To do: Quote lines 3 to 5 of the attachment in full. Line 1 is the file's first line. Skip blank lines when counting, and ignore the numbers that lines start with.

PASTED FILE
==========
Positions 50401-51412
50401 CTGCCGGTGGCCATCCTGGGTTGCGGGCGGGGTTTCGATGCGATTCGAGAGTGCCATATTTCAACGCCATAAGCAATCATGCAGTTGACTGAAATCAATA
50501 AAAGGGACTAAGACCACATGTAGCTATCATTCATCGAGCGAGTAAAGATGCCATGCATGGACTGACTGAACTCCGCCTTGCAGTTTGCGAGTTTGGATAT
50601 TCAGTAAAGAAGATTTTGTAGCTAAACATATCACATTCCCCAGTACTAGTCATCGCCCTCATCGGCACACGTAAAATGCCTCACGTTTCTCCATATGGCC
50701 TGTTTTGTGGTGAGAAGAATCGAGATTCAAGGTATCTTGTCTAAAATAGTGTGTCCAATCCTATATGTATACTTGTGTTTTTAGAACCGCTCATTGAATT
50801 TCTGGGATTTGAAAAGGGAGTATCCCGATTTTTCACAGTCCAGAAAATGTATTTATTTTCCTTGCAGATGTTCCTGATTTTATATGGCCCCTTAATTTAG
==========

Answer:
50501 AAAGGGACTAAGACCACATGTAGCTATCATTCATCGAGCGAGTAAAGATGCCATGCATGGACTGACTGAACTCCGCCTTGCAGTTTGCGAGTTTGGATAT
50601 TCAGTAAAGAAGATTTTGTAGCTAAACATATCACATTCCCCAGTACTAGTCATCGCCCTCATCGGCACACGTAAAATGCCTCACGTTTCTCCATATGGCC
50701 TGTTTTGTGGTGAGAAGAATCGAGATTCAAGGTATCTTGTCTAAAATAGTGTGTCCAATCCTATATGTATACTTGTGTTTTTAGAACCGCTCATTGAATT